US announces major bust as efforts to crack down on Chinese money launderers working with drug cartels ratchet up

US prosecutors on Tuesday touted a major breakthrough in a crackdown against Chinese money laundering networks they say are working with Mexican drug cartels, announcing charges against 24 people for allegedly taking part in a scheme to launder more than $50 million in drugs.

It’s one of the biggest busts yet as federal agencies step up efforts to target the highest levels of Chinese money laundering rings that experts and officials tell CNN are the go-to partners for Mexico’s most dangerous drug cartels that traffic fentanyl, cocaine and methamphetamine into the US.

Two “fugitives” named in the indictment unsealed in California have been arrested — one by the Chinese government and the other by the Mexican government, the Drug Enforcement Administration said. It’s a rare breakthrough for US law enforcement collaboration with China and Mexico, which have often bristled at US overtures to crack down on drug trafficking.

The criminal network allegedly includes an array of Chinese, Mexican and American men who allegedly worked as couriers, money brokers and traffickers in an elaborate scheme to pick up big amounts of cash from the sale of cocaine and methamphetamine in the Los Angeles area and launder the money for the Sinaloa Cartel. Ten thousand fake fentanyl pills were also seized in the operation, according to the DEA.

“These Chinese criminal money laundering networks can move money faster, cheaper and at a fraction of what is usually charged,” DEA Administrator Anne Milgram said at a press conference hosted by the US Court for the Central District of California, which includes Los Angeles.

Other recently unsealed federal indictments reveal an intense effort by DEA, IRS and other agencies to investigate and surveil alleged Chinese money launderers in more than a dozen states — the product of years of investigative work. And interviews with current and former US officials offer glimpses into the tactics used to identify and infiltrate the financial networks supporting the vastly lucrative drug trade into the US.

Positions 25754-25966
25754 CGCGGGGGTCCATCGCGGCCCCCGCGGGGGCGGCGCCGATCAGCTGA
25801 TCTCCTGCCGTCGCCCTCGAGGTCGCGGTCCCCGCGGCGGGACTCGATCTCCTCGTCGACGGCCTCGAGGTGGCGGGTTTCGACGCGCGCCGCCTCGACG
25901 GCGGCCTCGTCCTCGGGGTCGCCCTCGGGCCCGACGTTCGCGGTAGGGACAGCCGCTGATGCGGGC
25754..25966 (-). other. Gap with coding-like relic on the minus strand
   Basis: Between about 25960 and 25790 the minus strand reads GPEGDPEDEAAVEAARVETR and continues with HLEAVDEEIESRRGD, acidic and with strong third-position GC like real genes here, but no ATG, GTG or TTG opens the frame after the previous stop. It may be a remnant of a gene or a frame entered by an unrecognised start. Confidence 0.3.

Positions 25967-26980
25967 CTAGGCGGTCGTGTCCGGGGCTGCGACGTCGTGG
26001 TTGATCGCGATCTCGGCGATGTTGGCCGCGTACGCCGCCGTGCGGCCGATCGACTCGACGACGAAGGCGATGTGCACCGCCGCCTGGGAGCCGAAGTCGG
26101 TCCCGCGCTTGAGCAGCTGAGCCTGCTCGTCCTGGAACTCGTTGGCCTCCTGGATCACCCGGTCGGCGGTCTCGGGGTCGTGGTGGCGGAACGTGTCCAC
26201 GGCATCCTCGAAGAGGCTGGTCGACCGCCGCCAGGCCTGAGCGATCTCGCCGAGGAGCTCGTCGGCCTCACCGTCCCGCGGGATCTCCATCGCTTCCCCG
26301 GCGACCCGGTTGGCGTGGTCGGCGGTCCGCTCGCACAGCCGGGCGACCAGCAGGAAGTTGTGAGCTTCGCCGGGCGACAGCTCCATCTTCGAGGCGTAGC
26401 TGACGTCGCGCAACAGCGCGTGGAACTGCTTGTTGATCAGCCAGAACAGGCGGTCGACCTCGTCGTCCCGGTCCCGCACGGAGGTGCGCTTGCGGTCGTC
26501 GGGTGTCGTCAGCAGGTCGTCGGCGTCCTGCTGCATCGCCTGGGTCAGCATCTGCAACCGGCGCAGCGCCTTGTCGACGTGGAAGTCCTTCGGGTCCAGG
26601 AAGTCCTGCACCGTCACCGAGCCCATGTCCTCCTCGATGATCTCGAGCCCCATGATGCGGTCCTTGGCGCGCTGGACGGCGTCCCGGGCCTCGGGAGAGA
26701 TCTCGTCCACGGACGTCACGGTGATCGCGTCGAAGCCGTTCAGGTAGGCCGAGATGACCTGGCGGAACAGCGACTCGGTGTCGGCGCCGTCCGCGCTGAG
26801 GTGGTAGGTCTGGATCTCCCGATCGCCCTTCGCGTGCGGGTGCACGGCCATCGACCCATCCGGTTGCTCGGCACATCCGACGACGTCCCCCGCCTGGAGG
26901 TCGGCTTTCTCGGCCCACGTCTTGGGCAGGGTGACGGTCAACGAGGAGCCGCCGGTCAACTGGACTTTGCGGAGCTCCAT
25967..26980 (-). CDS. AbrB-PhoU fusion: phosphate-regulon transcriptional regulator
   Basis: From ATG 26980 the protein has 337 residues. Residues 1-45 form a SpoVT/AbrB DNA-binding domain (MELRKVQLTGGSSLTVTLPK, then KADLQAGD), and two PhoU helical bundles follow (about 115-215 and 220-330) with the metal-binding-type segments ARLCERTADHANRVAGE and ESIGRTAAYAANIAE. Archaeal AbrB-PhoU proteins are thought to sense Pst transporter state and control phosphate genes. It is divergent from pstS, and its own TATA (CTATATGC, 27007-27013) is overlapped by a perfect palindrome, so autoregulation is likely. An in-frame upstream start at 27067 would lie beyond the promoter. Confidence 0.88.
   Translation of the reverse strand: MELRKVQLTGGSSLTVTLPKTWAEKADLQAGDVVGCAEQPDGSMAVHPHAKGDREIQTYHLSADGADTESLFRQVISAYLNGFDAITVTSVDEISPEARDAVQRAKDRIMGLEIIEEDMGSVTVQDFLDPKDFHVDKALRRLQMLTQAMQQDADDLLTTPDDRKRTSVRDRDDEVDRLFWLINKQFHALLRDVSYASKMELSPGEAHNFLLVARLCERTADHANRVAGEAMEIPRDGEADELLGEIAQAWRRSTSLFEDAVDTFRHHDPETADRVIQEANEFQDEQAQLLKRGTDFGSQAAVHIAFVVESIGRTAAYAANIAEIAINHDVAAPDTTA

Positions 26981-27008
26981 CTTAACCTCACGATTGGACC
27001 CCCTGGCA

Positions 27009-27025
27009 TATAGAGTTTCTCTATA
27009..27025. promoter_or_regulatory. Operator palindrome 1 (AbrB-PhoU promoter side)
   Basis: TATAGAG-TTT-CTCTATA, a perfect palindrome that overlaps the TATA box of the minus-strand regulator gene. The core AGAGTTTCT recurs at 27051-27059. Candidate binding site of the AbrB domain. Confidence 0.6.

A senior DEA official told CNN on Tuesday that the agency had in the last year seen an “uptick” in Chinese money laundering activity in the US.

“In almost every investigation we have that involves the cartels and money laundering, the Chinese (groups) are involved,” the DEA official said in an interview conducted on the condition that the official not be named.

For the last decade or more, Chinese money laundering groups have undercut their competitors in Colombia and elsewhere by charging cheaper fees and tapping into the Chinese diaspora in the US and Latin America, experts say. These money laundering rings have washed cash made from the sale of fentanyl, cocaine, methamphetamine and marijuana.

“It’s a marriage made in heaven,” Don Im, who spent three decades at the DEA tracking money laundering and other crimes, told CNN. “The world’s global drug markets have now become China’s ad-hoc bank.”

Fentanyl has been the driving factor in a surge of deadly drug overdoses in the US in the last decade. More than 74,000 people died after using synthetic opioids such as fentanyl in 2023, compared to about 5,500 in 2014, according to the Centers for Disease Control and Prevention.

The drug’s catastrophic toll has sent the Biden administration searching for new tools to cut off fentanyl supplies and their financing. Federal agents continue to seize many tons of fentanyl and other drugs at the southern border each year. But in recent months there has been a more aggressive effort to put a dent in the cartels’ coffers by seizing its cash.

Despite the growing use of cryptocurrency in the drug trade, there’s still plenty of cash to move around.

One Chinese woman arrested in Oregon in April is accused of overseeing a network of couriers who made more than 100 cash deposits worth $17 million at banks from California to Virginia. Another man allegedly part of another laundering network, who was arrested in South Carolina in March, was found with nearly $200,000 in cash in his car after driving from state to state to pick up money, according to prosecutors.

Feds focus on Chinese launderers

The DEA and departments of Homeland Security and Treasury have all announced new initiatives to track down and thwart Chinese money launderers working for the cartels in the last year.

The Treasury Department is stepping up its use of IRS agents and banking data from Treasury’s Financial Crimes Enforcement Network bureau to identify Chinese money launderers operating in the US, a senior Treasury official told CNN.

Homeland Security Investigations, a DHS agency, set up a unit in the Washington, DC, area to share intelligence with other law enforcement agencies and banks related to Chinese money laundering and other threats.

The unit, known as the Cross-Border Financial Crimes Center, has been trying to thwart a particularly effective tactic used by the money launders: the use of fake, but very convincing, Chinese passports to set up bank accounts in the US, according to Senate testimony in April from senior HSI official Ricardo Mayoral.

An HSI spokesperson did not respond to questions about the center’s budget and staffing.